Understanding, valuing and rewarding

We need leaders who understand, value and reward innovation and those who deliver it.

To encourage a learning culture at all levels, we want to encourage leaders to participate in reverse mentoring (Action 1). To appreciate the power of practical innovation, we want to create opportunities for leaders to model it in their everyday work (Action 2). We need leaders who understand, value and reward innovation and those who deliver it. For leaders to value innovation, we need to not only make our stories more visible, but find ways to reward the determination and commitment to getting the things that matter done (Action 3).

We don’t always measure public value. Nor do we always reward people for the right thing, emphasising outputs not outcomes.

01 Reverse mentoring program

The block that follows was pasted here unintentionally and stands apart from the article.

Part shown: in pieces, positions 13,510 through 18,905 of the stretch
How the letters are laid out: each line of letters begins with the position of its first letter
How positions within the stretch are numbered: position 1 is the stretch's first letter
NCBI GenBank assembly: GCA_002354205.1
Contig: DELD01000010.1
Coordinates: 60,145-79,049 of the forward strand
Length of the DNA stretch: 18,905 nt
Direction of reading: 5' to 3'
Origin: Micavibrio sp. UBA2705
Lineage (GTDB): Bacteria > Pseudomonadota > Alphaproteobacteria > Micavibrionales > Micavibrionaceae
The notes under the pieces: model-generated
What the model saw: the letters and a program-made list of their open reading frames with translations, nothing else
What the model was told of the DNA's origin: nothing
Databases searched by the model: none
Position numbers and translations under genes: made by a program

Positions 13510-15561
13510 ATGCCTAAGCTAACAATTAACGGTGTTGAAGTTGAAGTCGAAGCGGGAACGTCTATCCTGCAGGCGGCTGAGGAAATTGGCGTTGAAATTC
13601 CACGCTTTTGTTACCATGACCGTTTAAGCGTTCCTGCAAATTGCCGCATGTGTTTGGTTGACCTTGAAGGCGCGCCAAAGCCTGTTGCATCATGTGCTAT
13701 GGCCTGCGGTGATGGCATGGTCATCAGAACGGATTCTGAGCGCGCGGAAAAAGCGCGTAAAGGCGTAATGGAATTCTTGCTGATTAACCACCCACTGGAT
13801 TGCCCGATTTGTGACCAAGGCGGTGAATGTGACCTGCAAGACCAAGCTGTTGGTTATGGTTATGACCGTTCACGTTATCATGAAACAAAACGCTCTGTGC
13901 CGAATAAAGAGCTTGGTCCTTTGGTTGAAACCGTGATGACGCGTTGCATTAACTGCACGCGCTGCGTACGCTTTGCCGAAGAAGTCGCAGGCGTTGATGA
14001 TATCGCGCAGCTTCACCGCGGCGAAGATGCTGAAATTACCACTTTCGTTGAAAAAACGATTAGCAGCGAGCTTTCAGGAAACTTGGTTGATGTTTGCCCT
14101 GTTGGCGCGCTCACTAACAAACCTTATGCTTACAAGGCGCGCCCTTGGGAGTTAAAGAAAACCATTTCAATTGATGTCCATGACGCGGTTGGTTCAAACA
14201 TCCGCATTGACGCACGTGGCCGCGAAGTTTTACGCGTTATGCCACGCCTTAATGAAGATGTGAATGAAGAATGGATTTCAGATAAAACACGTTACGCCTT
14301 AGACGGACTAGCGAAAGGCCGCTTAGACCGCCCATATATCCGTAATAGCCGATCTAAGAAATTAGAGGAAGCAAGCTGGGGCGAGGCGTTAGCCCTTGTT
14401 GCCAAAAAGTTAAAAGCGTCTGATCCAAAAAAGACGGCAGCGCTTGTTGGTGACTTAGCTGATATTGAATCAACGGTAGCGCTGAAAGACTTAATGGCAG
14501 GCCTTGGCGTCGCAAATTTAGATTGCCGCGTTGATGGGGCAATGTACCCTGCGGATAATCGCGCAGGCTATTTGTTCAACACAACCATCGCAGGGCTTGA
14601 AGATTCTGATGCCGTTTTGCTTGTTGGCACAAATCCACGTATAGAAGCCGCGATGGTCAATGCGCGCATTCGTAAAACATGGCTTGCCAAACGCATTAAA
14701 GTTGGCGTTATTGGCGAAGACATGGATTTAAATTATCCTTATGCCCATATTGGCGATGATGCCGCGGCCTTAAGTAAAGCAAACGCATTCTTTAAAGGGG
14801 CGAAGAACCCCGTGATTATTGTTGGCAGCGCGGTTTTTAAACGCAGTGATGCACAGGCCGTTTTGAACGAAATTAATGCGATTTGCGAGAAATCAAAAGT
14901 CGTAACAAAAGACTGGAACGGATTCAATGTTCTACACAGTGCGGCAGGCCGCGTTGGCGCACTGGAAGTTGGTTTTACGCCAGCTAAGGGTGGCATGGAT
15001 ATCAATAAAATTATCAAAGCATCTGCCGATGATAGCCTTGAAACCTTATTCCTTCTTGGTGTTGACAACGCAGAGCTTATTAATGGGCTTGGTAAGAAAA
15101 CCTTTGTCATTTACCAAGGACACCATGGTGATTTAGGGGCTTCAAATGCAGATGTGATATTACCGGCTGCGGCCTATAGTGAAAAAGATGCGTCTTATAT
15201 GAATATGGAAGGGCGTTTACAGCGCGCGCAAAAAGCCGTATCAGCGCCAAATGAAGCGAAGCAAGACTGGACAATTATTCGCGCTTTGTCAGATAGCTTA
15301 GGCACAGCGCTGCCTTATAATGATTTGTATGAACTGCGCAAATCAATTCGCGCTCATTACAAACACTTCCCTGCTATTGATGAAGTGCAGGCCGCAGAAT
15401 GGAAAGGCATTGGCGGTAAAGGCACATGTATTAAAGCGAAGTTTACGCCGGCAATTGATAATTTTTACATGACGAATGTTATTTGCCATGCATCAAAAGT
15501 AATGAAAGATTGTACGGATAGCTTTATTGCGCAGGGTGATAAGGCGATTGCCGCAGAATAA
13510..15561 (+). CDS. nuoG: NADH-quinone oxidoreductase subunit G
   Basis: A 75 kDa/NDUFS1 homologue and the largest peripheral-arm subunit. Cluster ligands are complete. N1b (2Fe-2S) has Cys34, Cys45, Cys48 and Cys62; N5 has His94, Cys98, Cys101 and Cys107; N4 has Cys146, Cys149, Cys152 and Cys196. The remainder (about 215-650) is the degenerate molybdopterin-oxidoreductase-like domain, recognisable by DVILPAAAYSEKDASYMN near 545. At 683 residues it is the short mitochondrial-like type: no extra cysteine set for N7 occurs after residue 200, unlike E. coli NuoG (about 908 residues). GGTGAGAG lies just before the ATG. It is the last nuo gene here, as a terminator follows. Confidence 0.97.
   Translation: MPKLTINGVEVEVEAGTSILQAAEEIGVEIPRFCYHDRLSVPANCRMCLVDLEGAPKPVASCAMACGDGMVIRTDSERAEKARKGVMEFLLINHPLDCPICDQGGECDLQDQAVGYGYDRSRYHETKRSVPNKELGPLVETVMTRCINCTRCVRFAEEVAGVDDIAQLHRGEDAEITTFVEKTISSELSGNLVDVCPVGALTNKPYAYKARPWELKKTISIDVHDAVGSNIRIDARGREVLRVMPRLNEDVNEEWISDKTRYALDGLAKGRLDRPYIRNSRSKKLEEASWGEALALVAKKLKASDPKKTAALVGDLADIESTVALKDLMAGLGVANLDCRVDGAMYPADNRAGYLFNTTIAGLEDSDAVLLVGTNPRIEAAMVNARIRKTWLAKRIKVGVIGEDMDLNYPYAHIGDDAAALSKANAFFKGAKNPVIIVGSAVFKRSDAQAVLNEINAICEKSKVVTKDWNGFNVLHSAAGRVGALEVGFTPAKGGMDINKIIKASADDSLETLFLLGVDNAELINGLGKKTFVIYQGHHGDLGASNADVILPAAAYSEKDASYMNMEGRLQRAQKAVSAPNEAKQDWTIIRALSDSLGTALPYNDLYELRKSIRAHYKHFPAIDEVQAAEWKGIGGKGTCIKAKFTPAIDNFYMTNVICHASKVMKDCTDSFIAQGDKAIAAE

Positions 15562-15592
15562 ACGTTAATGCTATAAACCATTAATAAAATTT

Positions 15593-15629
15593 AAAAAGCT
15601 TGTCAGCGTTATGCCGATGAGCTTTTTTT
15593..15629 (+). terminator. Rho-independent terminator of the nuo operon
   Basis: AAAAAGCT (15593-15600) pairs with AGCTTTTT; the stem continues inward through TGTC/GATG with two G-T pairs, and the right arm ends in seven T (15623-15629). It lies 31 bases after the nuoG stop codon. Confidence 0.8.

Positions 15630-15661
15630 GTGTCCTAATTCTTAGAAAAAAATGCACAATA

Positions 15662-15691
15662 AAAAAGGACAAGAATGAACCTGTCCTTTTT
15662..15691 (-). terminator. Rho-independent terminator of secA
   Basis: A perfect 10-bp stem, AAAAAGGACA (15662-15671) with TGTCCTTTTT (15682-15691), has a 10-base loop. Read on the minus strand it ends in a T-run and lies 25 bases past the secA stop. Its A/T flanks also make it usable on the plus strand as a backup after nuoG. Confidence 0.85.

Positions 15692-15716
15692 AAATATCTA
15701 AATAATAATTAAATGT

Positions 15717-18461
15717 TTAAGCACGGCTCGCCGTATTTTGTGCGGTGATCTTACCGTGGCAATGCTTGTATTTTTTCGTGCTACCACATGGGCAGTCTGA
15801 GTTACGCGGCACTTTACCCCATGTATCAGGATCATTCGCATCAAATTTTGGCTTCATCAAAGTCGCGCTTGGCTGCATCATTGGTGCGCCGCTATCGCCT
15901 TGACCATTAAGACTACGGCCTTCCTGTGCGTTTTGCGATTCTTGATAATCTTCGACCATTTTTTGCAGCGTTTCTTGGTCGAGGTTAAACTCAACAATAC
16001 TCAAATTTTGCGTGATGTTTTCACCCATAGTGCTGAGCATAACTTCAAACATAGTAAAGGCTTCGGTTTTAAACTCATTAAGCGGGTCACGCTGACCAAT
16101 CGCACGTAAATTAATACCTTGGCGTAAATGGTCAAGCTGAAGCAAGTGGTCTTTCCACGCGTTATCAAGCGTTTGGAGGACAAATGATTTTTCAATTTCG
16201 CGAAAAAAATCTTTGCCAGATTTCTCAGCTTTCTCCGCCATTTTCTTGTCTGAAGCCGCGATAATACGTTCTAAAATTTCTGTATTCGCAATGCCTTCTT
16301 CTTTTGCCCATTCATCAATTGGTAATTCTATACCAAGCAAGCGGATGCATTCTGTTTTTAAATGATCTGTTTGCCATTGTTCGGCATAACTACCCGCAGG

Trial a mentoring program that enables VPS executives to learn from more junior staff, to bring fresh perspectives and learning into senior levels.

02 Innovation in executive leadership

Build on current departmental trial that has inserted innovation into the performance development plans of VPS executives.

03 Celebrate practical innovation

Establish a high-profile event to recognise and reward practical innovation across government.

Creating space

We need to create space for people to reflect, think and test their ideas so they have a real chance to develop.

Much of what we do and the challenges we face in doing it are common across all departments. So are the solutions. To complement our stories of innovation, we want to access practical details, contacts and lessons that we can apply to improve our work (Action 4). We want to support ways that unlock the potential of our people, and to capture and cross‑fertilise their ideas for making things better (Action 5). This will create an evidence base for what works and what doesn’t. Innovation also has the best chance of success when there is dedicated space to develop, build and test ideas. We want to trial an incubator environment for our biggest problems by drawing together expertise from within and outside government (Action 6).